Open discussion: A POC version of the Bechdel Test?

If you’re unfamiliar with the Bechdel Test, let me give you a short overview.

The test was popularized in Alison Bechdel’s comic Dykes to Watch Out For (“The Rule,” 1985), when one of the characters says that she will only go to movies that meet three simple criteria. The movie must have:

  1. At least two women in it
  2. Who talk to each other
  3. About something besides a man

You’ll be amazed at how shockingly few movies meet these tiny requirements.  Go here for a video plus links on just how rarely movies pass the test. The only movies I recall seeing recently that pass the test are Hoodwinked and Alien.

Now that the stark reality of Hollywood sexism has got you good and depressed, let’s cheer up by turning our eye to Hollywood racism.

If there is a POC version of the Bechdel Test, what would be the requirements, and what would we call it?

My initial thoughts are that to pass the [Test], a movie must have:

  1. At least one named character of color
  2. Whose primary trait is not their race
  3. Who does something important besides help a White person

What do you think? What would be your test? Which movies would pass? Which ones would not?

BTW, feel free to make your own test for sexuality, disability, and other marginalities as well.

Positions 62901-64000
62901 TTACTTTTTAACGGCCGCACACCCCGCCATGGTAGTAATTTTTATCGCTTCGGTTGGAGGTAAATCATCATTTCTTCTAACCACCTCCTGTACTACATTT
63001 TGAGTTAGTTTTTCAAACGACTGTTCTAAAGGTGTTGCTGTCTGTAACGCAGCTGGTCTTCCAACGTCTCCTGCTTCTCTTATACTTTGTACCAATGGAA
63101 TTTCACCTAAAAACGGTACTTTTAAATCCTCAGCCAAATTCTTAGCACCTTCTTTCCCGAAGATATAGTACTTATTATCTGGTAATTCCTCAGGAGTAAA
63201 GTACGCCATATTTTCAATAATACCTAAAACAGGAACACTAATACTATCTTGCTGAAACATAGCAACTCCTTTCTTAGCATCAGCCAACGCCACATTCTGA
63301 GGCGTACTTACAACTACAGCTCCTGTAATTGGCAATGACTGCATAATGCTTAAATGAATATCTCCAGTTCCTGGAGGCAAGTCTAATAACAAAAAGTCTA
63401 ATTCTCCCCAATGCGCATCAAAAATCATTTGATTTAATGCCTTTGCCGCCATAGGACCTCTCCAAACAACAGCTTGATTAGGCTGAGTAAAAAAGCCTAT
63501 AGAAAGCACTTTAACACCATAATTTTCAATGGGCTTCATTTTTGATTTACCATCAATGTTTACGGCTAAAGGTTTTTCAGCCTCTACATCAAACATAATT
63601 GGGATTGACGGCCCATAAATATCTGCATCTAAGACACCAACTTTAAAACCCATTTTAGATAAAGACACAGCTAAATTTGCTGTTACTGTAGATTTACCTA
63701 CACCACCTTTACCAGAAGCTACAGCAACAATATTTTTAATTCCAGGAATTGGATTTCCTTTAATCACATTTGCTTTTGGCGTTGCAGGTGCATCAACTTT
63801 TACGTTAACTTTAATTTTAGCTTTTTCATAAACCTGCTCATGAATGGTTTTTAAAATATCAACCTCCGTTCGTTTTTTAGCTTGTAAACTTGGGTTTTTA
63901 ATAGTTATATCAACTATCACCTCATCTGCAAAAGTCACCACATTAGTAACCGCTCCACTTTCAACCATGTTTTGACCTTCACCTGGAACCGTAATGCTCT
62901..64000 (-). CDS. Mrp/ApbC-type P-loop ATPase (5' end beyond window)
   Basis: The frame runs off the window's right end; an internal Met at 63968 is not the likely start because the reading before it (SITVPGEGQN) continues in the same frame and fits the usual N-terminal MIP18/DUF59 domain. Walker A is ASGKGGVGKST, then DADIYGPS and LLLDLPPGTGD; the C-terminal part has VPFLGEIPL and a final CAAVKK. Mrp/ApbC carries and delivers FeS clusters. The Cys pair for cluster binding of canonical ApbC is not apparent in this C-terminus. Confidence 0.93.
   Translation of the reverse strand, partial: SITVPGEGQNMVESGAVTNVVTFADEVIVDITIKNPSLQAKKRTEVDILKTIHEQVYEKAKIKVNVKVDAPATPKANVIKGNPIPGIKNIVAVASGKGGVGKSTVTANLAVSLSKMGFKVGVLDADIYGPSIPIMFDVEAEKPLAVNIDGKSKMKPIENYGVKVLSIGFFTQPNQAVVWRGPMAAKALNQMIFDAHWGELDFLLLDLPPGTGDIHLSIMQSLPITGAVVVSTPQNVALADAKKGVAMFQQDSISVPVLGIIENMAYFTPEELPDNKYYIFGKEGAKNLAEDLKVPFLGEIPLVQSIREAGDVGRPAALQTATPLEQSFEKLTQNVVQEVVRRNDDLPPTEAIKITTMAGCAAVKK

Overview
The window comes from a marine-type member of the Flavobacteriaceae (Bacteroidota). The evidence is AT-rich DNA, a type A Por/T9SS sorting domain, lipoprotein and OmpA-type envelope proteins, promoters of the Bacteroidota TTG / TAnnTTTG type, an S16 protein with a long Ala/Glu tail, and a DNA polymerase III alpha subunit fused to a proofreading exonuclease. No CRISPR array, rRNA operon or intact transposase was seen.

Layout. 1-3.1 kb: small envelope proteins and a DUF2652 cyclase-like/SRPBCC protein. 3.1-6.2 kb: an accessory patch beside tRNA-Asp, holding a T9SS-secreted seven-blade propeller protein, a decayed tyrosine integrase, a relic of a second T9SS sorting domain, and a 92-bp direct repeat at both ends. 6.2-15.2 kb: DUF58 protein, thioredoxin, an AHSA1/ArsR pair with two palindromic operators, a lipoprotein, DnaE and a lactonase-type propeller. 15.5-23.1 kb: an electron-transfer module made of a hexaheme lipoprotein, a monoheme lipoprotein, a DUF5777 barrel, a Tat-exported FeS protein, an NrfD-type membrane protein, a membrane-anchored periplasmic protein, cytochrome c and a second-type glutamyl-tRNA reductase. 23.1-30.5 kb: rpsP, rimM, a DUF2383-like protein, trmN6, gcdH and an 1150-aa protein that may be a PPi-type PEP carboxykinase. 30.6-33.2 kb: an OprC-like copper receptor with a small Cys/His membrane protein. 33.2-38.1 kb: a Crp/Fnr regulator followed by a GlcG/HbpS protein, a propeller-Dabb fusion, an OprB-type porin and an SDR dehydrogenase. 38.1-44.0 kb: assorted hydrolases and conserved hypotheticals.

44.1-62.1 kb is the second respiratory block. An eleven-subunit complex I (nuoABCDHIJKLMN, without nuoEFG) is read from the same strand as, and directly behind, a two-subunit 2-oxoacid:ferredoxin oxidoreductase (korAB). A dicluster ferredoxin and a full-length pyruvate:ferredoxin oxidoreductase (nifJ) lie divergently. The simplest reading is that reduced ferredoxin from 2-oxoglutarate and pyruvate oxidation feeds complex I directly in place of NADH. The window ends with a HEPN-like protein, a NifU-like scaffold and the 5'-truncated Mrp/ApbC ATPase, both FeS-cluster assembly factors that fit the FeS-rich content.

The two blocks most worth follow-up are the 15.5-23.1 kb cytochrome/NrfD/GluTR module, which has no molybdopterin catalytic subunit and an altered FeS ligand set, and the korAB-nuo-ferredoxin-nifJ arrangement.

NOTE TO HOLLYWOOD: LISTEN THE HELL UP!!!

26 thoughts on “Open discussion: A POC version of the Bechdel Test?

  1. I was about to ask “only one” too.

    Is there any reason that you’re not just straight-up converting the test to “At least two characters of colour in it, who talk to each other about something besides a white person?”

    • Because race and gender don’t operate the same way. By that litmus test, “Lottery Ticket” gets included but Spike Lee movies don’t.

      • I know they don’t. I was interested about the reasoning behind your specific version. It certainly wasn’t intended as a criticism.

        Just, if we’re to try and think up different versions, I’d like to know why those three criteria are more important.

        I do like how it focuses less on the talking and more on action. That it’s not providing a pass just because of some minor conversation that had absolutely nothing to do with the plot.

        What if a white person helps them in the something important they’re doing?

  2. I would have/add something about the type of role they play i.e. do they simply fit stereotypes? Or are they more complex?

    But this is a great test, by the way.

    • The thing about stereotypes, I think, is that they make a character’s race their primary trait. Even in biopics about historical figures, they’re defined less by race than they are by talent, values, relationships, etc.

  3. I’d like to demand “At least one person of color whose role is not related to a white person whatsoever/whose life is not defined by their relationship with a white person,” but I’d just be unrealistic. :(

  4. This is such a great idea.*